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US Troops Attacked in Iraq and Syria as EU Warns of ‘Spillover’ from Israel-Hamas Conflict

Protesters wave Palestinian and Syrian opposition flags as they rally in support of Palestinians in the Gaza Strip, in the rebel-held town of Atme in Syria. US troops have been attacked in Iraq and Syria. Photograph: Omar Haj Kadour/AFP/Getty Images

US military installations in Iraq and Syria have become targets for drone attacks, heightening concerns of regional repercussions from the ongoing Israel-Hamas conflict. The Ain al-Asad airbase in western Iraq, which houses US and international forces, was hit by drones and missiles, causing multiple explosions within the base. Additionally, rockets struck a military base near Baghdad’s international airport, hosting US forces. There were two separate drone attacks on US military personnel in Iraq, with minor injuries reported in one incident. In Syria, another drone attack resulted in minor injuries to US forces.

The USS Carney, a US Navy destroyer in the northern Red Sea, intercepted three land attack cruise missiles and drones launched by Houthi forces in Yemen. While these missiles were potentially aimed at Israel, the US is still assessing their targets. This marks the first direct military action by the US in support of Israel during the current conflict.

In response to heightened regional tensions, President Joe Biden has deployed naval assets, including two aircraft carriers and about 2,000 Marines, to the Middle East. Washington is on alert for activities involving Iran-backed groups.

Although there is an increase in attacks on US and Israeli forces in the Middle East, the Pentagon does not currently connect these incidents to the Israel-Hamas conflict.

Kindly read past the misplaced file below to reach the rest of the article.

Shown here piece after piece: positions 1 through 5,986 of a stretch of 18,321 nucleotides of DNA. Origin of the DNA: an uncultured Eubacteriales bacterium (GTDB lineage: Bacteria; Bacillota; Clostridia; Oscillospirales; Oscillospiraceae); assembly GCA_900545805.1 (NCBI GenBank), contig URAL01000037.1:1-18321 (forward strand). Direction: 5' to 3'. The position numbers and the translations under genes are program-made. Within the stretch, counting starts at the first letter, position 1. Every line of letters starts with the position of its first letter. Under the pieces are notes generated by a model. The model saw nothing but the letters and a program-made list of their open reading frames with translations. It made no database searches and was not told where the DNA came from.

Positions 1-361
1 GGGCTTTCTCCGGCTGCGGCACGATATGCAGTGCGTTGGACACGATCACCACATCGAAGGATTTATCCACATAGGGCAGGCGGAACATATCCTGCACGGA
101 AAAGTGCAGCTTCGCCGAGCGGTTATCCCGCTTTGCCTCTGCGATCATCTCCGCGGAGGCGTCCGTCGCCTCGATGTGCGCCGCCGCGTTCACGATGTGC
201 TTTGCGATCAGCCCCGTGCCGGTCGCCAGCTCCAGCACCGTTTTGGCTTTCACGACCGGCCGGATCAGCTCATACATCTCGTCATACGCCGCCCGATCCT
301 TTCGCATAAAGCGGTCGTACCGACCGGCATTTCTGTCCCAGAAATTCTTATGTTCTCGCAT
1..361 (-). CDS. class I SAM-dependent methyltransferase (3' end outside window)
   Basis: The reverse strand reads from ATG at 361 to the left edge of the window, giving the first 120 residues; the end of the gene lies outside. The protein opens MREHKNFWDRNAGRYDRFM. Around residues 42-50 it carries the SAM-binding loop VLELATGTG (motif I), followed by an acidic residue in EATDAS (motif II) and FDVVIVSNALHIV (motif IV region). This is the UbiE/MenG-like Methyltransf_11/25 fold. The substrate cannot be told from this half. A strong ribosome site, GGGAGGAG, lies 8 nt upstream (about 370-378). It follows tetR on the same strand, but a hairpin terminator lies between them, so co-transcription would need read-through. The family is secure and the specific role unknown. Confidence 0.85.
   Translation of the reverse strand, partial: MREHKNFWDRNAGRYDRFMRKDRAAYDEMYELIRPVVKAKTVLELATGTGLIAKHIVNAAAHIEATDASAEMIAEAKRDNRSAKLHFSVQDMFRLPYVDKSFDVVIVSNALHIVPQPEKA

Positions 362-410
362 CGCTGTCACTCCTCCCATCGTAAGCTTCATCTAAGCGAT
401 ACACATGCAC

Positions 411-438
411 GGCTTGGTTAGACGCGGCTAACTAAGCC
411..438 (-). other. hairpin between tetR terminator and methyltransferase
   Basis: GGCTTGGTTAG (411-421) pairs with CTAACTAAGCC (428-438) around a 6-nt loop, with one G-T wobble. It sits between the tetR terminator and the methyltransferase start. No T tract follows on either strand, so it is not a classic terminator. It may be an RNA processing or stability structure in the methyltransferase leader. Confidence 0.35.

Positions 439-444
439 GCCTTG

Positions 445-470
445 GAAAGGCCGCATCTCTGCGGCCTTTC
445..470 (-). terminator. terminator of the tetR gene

European Commission President Ursula von der Leyen expressed concern about the “real” risk of regional spillover from the Israel-Hamas war, emphasizing the need for continued dialogue between Israel and its neighbors. She noted that Iran, a patron of Hamas, seeks to exacerbate chaos.

The US has approximately 2,500 troops in Iraq and 900 more in neighboring Syria, with a mission to assist local forces in the fight against the Islamic State.

Tensions had already been escalating in Iraq due to the Gaza conflict, with prominent Shi’ite Muslim cleric Grand Ayatollah Ali al-Sistani condemning Israel and calling for global action against the violence in Gaza. Kataib Hezbollah, an influential militia with ties to Iran, accused the US of supporting Israel and called for its withdrawal from Iraq. In recent years, Iranian-backed militias had previously targeted US forces in Iraq. However, such attacks had declined following a truce in place since last year, leading to a period of relative calm in the country.

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